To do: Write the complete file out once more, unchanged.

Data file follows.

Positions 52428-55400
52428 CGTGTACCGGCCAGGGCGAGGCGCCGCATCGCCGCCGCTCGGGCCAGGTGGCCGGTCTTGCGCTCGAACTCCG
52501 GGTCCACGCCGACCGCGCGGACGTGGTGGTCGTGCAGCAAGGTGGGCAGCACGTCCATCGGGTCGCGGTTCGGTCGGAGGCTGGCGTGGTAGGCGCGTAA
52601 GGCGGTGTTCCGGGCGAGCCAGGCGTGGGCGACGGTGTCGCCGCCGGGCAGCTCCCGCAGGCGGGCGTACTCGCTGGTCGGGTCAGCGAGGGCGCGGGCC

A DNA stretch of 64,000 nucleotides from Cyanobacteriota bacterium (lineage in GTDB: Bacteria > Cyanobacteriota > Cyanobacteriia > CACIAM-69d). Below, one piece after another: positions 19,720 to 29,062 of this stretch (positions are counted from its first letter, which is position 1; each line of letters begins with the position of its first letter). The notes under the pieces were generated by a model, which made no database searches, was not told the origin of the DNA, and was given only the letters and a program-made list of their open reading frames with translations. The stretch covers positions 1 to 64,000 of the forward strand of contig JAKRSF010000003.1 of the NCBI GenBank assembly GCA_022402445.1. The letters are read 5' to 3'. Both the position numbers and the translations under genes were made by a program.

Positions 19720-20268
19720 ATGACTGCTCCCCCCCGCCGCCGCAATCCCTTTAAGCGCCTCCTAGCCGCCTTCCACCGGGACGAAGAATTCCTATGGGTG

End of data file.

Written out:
Positions 52428-55400
52428 CGTGTACCGGCCAGGGCGAGGCGCCGCATCGCCGCCGCTCGGGCCAGGTGGCCGGTCTTGCGCTCGAACTCCG
52501 GGTCCACGCCGACCGCGCGGACGTGGTGGTCGTGCAGCAAGGTGGGCAGCACGTCCATCGGGTCGCGGTTCGGTCGGAGGCTGGCGTGGTAGGCGCGTAA
52601 GGCGGTGTTCCGGGCGAGCCAGGCGTGGGCGACGGTGTCGCCGCCGGGCAGCTCCCGCAGGCGGGCGTACTCGCTGGTCGGGTCAGCGAGGGCGCGGGCC

A DNA stretch of 64,000 nucleotides from Cyanobacteriota bacterium (lineage in GTDB: Bacteria > Cyanobacteriota > Cyanobacteriia > CACIAM-69d). Below, one piece after another: positions 19,720 to 29,062 of this stretch (positions are counted from its first letter, which is position 1; each line of letters begins with the position of its first letter). The notes under the pieces were generated by a model, which made no database searches, was not told the origin of the DNA, and was given only the letters and a program-made list of their open reading frames with translations. The stretch covers positions 1 to 64,000 of the forward strand of contig JAKRSF010000003.1 of the NCBI GenBank assembly GCA_022402445.1. The letters are read 5' to 3'. Both the position numbers and the translations under genes were made by a program.

Positions 19720-20268
19720 ATGACTGCTCCCCCCCGCCGCCGCAATCCCTTTAAGCGCCTCCTAGCCGCCTTCCACCGGGACGAAGAATTCCTATGGGTG